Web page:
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Exploring the Utopian Impulse

Essays on Utopian Thought and Practice


Edited By Michael J. Griffin and Tom Moylan

Exploring the Utopian Impulse presents a series of essays by an international and trans-disciplinary group of contributors that explores the nature and extent of the utopian impulse. Working across a range of historical periods and cultures, the essays investigate key aspects of utopian theory, texts, and socio-political practices. Even as some critique Utopia, others extend its reach beyond the limits of the modern western tradition within which utopianism has usually been understood. The explorations offered herein will take readers over familiar ground in new ways as well as carry them into new territories of hope and engagement.
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Introduction: Exploring Utopia



In the current global political and cultural climate, it has been argued that utopian alternatives or anticipations of any sort are to be rejected as either useless dreaming or as blueprints for societies susceptible to authoritarian control. However, given the understanding of Utopia put forth by Ernst Bloch, Fredric Jameson, and others, these dark times of closure, exploitation, privilege, and violence call out more than ever for Utopia’s transformative energy as a necessary stimulus to sociopolitical transformation.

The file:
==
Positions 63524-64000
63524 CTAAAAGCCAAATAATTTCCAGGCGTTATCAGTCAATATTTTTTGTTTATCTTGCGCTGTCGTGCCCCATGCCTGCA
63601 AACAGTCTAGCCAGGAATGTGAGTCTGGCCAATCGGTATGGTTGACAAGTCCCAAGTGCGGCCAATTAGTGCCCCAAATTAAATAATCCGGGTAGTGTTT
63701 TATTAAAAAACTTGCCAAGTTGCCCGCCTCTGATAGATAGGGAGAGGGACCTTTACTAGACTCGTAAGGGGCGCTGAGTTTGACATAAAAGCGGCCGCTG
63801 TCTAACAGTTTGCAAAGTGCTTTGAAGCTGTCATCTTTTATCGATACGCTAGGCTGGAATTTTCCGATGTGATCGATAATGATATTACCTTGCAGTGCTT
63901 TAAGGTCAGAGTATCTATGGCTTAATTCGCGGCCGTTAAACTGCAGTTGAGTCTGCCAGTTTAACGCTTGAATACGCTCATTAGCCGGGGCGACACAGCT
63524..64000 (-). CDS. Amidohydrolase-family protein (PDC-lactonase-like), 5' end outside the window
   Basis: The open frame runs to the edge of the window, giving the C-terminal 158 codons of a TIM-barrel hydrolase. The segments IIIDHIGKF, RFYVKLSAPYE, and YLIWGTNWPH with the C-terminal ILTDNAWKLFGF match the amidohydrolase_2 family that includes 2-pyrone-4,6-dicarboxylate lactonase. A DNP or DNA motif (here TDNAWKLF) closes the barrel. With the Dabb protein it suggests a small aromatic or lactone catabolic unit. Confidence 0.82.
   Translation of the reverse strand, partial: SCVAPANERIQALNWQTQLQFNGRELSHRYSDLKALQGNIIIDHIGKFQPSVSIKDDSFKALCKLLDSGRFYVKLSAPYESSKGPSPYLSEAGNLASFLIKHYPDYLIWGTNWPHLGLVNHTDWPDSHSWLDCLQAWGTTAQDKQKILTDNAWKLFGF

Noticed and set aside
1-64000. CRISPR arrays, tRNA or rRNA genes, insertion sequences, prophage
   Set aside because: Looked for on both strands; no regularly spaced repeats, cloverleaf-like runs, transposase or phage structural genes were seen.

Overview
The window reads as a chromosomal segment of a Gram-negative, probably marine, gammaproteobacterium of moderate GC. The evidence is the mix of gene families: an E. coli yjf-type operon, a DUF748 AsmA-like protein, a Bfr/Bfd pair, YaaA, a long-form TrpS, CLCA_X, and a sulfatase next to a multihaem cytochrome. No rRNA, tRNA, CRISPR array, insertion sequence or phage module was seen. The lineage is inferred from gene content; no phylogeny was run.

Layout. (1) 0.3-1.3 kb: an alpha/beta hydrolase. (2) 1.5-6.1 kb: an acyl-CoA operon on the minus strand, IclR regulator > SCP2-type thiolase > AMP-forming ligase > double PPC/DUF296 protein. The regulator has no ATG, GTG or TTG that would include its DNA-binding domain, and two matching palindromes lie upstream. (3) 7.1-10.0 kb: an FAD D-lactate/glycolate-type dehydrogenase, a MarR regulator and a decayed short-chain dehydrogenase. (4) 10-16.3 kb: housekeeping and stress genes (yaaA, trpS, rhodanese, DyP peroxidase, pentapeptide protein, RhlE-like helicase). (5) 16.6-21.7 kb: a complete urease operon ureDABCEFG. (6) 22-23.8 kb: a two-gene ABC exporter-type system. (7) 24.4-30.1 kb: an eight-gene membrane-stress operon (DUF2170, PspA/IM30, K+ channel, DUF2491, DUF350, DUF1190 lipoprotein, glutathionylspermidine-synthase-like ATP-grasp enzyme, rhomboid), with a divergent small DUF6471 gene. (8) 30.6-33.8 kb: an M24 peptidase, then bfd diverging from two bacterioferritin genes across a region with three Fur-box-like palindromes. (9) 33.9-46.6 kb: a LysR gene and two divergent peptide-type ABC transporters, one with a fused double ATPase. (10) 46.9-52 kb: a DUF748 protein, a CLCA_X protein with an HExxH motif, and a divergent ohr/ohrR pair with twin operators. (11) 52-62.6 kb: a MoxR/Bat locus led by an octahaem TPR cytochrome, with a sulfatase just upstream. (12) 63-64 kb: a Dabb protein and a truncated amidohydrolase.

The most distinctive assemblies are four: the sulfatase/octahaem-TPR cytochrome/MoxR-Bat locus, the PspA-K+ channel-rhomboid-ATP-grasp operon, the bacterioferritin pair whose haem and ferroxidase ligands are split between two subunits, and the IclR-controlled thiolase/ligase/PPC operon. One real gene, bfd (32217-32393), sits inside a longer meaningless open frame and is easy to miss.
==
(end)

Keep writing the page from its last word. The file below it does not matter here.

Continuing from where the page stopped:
The Ralahine Centre for Utopian Studies was established at the University of Limerick in 2003 to pursue research on utopianism. The Centre’s research agenda is based on the premise that sociopolitical values, policies, and practices can be creatively and productively understood through the intervention of a utopian problematic – or set of analytical categories – that can trace those critical yet hopeful impulses that seek to bring about a better world (however diverse, debated, conflicted, or contested such tendencies may be in the cultures out of which they arise). These utopian impulses can be identified and studied in their dual move of a negation of the present moment and a figuration of a better reality that can be articulated through a variety of texts and social practices. Such anticipatory expressions and experiences can be most usefully read as modes of future-bearing production that generate a pedagogical and political sense of possibilities. Utopianism, consequently, is best understood as a process of social dreaming that...

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